=> #<Course id: 2477, name: "alkjb", description: "", capacity: 10, price: #<BigDecimal:7febe500e690,'0.1E2',9(18)>, starts_at: "2000-01-01 16:00:00", ends_at: "2000-01-01 17:30:00", day_of_week: 1, session_id: 191, location_id: 21, created_at: "2012-10-03 02:00:47", updated_at: "2012-10-03 02:00:47", reg_code: "", costume_fee: nil>
>> c.created_at # normal timestamp
=> Tue, 02 Oct 2012 21:00:47 CDT -05:00
>> c.starts_at # a time field on the Course model
=> 2000-01-01 16:00:00 UTC

Thanks

Member

senny commented Oct 6, 2012

there is another issue #7301 which describes the situation for time fields.

I have a minimal Rails app reproducing this issue with a failing test.

https://github.com/deathbob/tz-troubles

rake test:units will demonstrate the failing test.

The only change I made after running rails new was to add the following lines to application.rb

    config.time_zone = 'Central Time (US & Canada)'
    config.active_record.default_timezone = 'Central Time (US & Canada)'

The datetime fields are wrong by my offset from UTC.
I believe this problem will be reproducible for anyone whose Time.now.zone != "UTC"

+1 - 3.2.8 app on Ruby 1.9.1, DB is in PST

Owner

pixeltrix commented Oct 14, 2012

This is a duplicate of #3145, closing in favour of that ticket.

@pixeltrix pixeltrix closed this Oct 14, 2012

This is not a duplicate of #3145, these are totally separate issues.
For one thing this doesn't involve 'time' columns at all.

The OP has the crux of the issue, that if you change ActiveRecord::Base.default_timezone to anything other than :utc , Rails will convert any Time / DateTime to the system local timezone before writing them to the database.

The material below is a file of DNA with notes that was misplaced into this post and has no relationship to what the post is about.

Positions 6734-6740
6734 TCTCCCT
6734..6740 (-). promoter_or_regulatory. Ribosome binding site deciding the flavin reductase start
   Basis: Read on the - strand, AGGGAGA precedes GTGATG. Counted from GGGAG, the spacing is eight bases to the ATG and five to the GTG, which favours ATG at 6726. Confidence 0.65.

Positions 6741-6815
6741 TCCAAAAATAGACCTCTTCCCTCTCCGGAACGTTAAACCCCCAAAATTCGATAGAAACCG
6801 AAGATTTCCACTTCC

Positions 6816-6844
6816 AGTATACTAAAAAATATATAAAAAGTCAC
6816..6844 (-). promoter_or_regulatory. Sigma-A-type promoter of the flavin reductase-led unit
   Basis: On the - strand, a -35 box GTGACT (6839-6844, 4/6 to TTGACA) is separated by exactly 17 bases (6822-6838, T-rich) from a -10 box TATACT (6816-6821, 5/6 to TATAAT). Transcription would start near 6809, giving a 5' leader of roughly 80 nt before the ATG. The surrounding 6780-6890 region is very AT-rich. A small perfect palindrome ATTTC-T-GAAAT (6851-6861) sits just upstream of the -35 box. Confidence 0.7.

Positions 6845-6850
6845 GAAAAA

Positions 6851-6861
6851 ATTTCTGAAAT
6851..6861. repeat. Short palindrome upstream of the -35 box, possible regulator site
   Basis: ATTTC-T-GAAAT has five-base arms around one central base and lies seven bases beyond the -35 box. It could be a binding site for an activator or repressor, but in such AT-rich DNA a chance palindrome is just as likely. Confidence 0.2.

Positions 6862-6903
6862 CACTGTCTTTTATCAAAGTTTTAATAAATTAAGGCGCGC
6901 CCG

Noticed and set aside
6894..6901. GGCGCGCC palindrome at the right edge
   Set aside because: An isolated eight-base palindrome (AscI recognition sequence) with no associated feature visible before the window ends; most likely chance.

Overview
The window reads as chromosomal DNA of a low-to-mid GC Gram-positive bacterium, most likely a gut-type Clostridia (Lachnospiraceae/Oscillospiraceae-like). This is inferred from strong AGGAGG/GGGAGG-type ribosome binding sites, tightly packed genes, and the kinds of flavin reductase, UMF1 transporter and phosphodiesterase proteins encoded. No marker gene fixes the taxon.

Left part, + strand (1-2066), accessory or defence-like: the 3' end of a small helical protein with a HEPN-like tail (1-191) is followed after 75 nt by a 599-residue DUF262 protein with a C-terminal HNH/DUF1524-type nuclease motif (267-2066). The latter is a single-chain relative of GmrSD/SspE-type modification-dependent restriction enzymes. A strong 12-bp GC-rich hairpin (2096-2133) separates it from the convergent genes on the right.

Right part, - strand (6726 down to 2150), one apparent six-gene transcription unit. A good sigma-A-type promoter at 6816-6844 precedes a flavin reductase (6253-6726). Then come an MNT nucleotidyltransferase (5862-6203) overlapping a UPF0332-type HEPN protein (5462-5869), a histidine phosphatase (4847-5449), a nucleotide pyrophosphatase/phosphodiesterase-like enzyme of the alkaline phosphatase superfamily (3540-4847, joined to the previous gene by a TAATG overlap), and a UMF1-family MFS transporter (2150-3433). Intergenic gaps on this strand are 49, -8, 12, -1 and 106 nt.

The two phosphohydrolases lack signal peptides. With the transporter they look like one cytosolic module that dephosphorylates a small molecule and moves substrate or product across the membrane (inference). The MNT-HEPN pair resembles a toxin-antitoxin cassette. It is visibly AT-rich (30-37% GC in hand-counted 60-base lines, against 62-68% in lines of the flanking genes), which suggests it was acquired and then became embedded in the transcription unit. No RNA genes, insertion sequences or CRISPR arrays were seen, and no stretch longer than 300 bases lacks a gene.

When pulling it back out it assumes the time was written in UTC, which means any times written to the db will be off by the offset of the users computer from UTC.

As above I have a minimal test that exhibits this behavior, which again is totally unrelated to the ticket #3145.

Do I need to open a new issue for this or can we reopen this issue?

Auch - missed this issue while googling the past 36hrs (UTC) :)

started out, documenting things here - then decided to throw it into this gist for your perusal pleasure :)

suffice to say: Rails 3.2.8 on Ruby 1.9.2 does what it says it does!

cheers

Owner

pixeltrix commented Nov 20, 2012

@deathbob sorry for the late reply - the accepted values for config.active_record.default_timezone are either :utc or :local. If you set it to something other than :utc it will assume :local so what you're seeing is the expected behavior.

I have put together a simple demo app to show this issue: https://github.com/Chipairon/fun_with_time_zones/blob/master/README.md

This illustrates a problem I am facing with a model that has a datetime field. Putting this field in a form as a textfield (so you can easily use a javascript datepicker), does not work as expected.

The textfield shows the value without offset -> When you submit the form and save, a new offset is applied to the wrong value of the textfield.

Parsing the value manually does the trick as I get rid of the time part, so no offset is applied...

In application_helper create a helper to format the date:

module ApplicationHelper
  def format_date_for_text_field(the_date)
     return the_date.strftime('%d-%m-%Y')
  end
end

Then in the form use the helper:

    <% if @fun.crazy_time and not @fun.crazy_time.blank? %>
        <%= f.text_field :crazy_time, :value => format_date_for_text_field(@fun.crazy_time) %>
    <% else %>